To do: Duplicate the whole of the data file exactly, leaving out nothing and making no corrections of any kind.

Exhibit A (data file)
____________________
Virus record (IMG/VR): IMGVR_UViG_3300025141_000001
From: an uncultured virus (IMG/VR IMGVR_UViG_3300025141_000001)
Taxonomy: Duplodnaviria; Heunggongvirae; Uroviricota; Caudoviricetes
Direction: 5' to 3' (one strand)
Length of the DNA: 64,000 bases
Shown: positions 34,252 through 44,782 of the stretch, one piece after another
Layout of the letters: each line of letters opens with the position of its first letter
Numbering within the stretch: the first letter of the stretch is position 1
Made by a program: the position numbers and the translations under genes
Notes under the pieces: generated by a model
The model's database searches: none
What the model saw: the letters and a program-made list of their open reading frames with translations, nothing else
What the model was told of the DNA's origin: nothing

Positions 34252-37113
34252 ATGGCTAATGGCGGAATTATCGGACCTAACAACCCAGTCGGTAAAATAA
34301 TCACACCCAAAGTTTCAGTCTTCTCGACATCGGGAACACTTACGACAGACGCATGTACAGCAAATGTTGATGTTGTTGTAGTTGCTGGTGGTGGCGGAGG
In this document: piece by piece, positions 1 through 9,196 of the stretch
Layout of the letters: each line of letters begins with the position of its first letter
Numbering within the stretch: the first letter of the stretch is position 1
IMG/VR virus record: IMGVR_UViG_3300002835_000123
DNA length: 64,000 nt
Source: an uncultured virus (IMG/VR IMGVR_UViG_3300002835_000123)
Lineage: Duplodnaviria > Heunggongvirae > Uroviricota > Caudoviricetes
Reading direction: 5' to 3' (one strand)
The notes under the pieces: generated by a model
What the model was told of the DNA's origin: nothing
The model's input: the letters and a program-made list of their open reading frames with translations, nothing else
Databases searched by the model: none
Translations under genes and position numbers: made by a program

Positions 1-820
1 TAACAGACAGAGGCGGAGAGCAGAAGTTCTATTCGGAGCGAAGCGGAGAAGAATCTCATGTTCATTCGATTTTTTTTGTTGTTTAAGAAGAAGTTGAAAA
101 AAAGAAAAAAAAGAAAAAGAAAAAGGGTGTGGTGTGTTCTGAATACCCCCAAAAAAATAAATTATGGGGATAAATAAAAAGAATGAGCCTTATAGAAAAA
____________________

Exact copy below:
Virus record (IMG/VR): IMGVR_UViG_3300025141_000001
From: an uncultured virus (IMG/VR IMGVR_UViG_3300025141_000001)
Taxonomy: Duplodnaviria; Heunggongvirae; Uroviricota; Caudoviricetes
Direction: 5' to 3' (one strand)
Length of the DNA: 64,000 bases
Shown: positions 34,252 through 44,782 of the stretch, one piece after another
Layout of the letters: each line of letters opens with the position of its first letter
Numbering within the stretch: the first letter of the stretch is position 1
Made by a program: the position numbers and the translations under genes
Notes under the pieces: generated by a model
The model's database searches: none
What the model saw: the letters and a program-made list of their open reading frames with translations, nothing else
What the model was told of the DNA's origin: nothing

Positions 34252-37113
34252 ATGGCTAATGGCGGAATTATCGGACCTAACAACCCAGTCGGTAAAATAA
34301 TCACACCCAAAGTTTCAGTCTTCTCGACATCGGGAACACTTACGACAGACGCATGTACAGCAAATGTTGATGTTGTTGTAGTTGCTGGTGGTGGCGGAGG
In this document: piece by piece, positions 1 through 9,196 of the stretch
Layout of the letters: each line of letters begins with the position of its first letter
Numbering within the stretch: the first letter of the stretch is position 1
IMG/VR virus record: IMGVR_UViG_3300002835_000123
DNA length: 64,000 nt
Source: an uncultured virus (IMG/VR IMGVR_UViG_3300002835_000123)
Lineage: Duplodnaviria > Heunggongvirae > Uroviricota > Caudoviricetes
Reading direction: 5' to 3' (one strand)
The notes under the pieces: generated by a model
What the model was told of the DNA's origin: nothing
The model's input: the letters and a program-made list of their open reading frames with translations, nothing else
Databases searched by the model: none
Translations under genes and position numbers: made by a program

Positions 1-820
1 TAACAGACAGAGGCGGAGAGCAGAAGTTCTATTCGGAGCGAAGCGGAGAAGAATCTCATGTTCATTCGATTTTTTTTGTTGTTTAAGAAGAAGTTGAAAA
101 AAAGAAAAAAAAGAAAAAGAAAAAGGGTGTGGTGTGTTCTGAATACCCCCAAAAAAATAAATTATGGGGATAAATAAAAAGAATGAGCCTTATAGAAAAA